Psychology, Epistemology, Theory and CBT: A Critique of CBT as Ideology (part 3)

Having explored the dubious history and origins of CBT, it is time to turn our attention to its theory, epistemology and methodology. Despite shrill appeals to science and reason, there has been much critique of CBT from an a priori perspective, three fine examples of which can be found here, here, and here. I will not repeat their points. Much of what I say here of CBT is applicable elsewhere in mainstream, Anglophone psychology. The failings of CBT in particular, and of psychology generally – and they are many and serious – are, in my view, both avoidable and instructive. I discuss them here in order to learn from them, with a view to constructing a better psychology (by which I do not mean merely a more refined CBT, or an empirical psychology with better-researched norms). Continue reading

The Founding of CBT, and Beck’s Foundational Errors: A Critique of CBT as Ideology (Part 2)

Psychoanalysis was the first of the systematic talking therapies. The first couple of generations of psychoanalysts consisted principally, with some notable exceptions, of Central European Jews from Vienna, Budapest, Berlin and elsewhere. By the 1930s, this part of Europe had fallen to fascism, and this cataclysm was ominous (and eventually catastrophic) for Jews. A diaspora ensued, with Freud himself relocating to London, and many others moving there also, with other prominent destinations including Paris and the Americas. In these diverse environments, various sub-schools of psychoanalysis emerged, with considerable differences in their theory and practice. ‘Ego psychology’ was the sub-school which dominated psychoanalysis in the US to such an extent that it came to be identified (by some) as the only ‘true’ form of psychoanalysis. It was out of this context – post-war US, mass demand for psychological interventions, and the growing influenced of managed care – that Beck’s CBT first emerged. Continue reading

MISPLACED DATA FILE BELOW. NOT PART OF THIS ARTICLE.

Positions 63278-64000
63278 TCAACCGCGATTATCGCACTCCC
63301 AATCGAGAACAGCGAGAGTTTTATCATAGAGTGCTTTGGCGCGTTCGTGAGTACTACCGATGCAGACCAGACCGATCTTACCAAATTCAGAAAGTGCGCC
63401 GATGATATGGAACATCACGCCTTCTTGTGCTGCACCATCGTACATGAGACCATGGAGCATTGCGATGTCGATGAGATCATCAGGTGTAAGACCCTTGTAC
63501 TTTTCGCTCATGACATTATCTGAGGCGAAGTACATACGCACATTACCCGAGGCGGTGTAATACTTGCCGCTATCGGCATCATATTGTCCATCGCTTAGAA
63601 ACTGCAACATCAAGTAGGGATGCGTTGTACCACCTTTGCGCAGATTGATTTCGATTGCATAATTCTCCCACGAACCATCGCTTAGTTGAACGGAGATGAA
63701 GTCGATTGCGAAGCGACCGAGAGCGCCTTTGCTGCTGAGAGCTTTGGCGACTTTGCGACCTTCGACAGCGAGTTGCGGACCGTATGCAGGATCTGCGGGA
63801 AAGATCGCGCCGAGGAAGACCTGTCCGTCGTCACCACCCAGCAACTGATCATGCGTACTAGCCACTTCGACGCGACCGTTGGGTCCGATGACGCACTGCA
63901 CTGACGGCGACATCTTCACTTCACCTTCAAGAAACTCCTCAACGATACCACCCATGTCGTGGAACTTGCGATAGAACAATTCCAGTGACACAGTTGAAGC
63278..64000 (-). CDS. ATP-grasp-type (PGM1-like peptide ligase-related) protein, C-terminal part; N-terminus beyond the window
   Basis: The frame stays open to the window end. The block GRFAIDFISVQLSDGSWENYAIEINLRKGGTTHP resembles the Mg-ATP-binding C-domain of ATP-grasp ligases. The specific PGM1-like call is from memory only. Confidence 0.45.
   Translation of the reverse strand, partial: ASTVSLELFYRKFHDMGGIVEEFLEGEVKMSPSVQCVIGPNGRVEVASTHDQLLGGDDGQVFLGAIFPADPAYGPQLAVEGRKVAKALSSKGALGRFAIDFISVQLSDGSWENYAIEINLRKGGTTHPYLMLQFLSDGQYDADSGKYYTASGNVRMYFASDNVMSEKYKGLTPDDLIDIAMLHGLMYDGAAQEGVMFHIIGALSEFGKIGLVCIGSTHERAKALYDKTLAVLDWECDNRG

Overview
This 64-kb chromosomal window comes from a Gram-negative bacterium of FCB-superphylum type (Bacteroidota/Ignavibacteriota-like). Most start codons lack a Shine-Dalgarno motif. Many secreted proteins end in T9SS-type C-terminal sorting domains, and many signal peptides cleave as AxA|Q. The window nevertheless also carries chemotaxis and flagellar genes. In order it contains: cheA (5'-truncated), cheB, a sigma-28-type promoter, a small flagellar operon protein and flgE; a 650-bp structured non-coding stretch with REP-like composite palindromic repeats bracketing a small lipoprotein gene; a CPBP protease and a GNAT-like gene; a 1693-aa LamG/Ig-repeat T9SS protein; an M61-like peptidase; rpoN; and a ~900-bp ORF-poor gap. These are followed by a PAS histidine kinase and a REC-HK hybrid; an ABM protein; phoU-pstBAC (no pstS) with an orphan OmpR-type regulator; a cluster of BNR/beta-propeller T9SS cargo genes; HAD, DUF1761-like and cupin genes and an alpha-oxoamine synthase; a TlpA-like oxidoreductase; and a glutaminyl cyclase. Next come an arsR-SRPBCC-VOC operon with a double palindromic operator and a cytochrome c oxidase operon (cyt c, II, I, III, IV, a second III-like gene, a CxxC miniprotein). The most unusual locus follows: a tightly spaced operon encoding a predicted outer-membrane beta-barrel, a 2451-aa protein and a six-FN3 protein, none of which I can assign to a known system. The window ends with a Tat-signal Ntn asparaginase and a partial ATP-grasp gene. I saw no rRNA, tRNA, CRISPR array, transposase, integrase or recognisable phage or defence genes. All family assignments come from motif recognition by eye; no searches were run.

A Critique of CBT as Ideology (Part 1)

What follows in the next few posts is a longish essay on CBT as the dominant force within applied psychology, and its place as an ideology which supports various practices of domination.The length of this essay is unwieldy for a blog format, so I have broken the piece into sub-sections, which I will publish one at a time, before eventually assembling the piece into pdf form. As ever, discussion is welcome.

The structure of the piece is as follows:

1. Cleaning the Augean Stables

2. The Founding of CBT,and Beck’s Foundational Errors

3. Psychology, Epistemology, and CBT

3a. A Note on Psychometrics

4. The Ethics and Politics of Intervention

4a. Two Brief Case Studies in Biopolitics

5. Project for an Unscientific Psychology

  1. Cleaning the Augean Stables

It seems to me an urgent task to critique the dominant ideology which has psychology in its grasp, namely Cognitive-Behaviour Therapy (CBT). As a general rule of thumb, whenever one sees an acronym in psychotherapy, one can assume the presence of glib, corporate-friendly pseudo-scientific pap, and that is entirely the case here. However, unlike NLP, for instance, (I do not mention more popular doctrines, but I mean them), CBT is taken seriously by many clinicians and patients alike. Despite numerous signs of its weakening, CBT remains strong where it is most influential, namely, in academia, third-party payers, and among regulators. Continue reading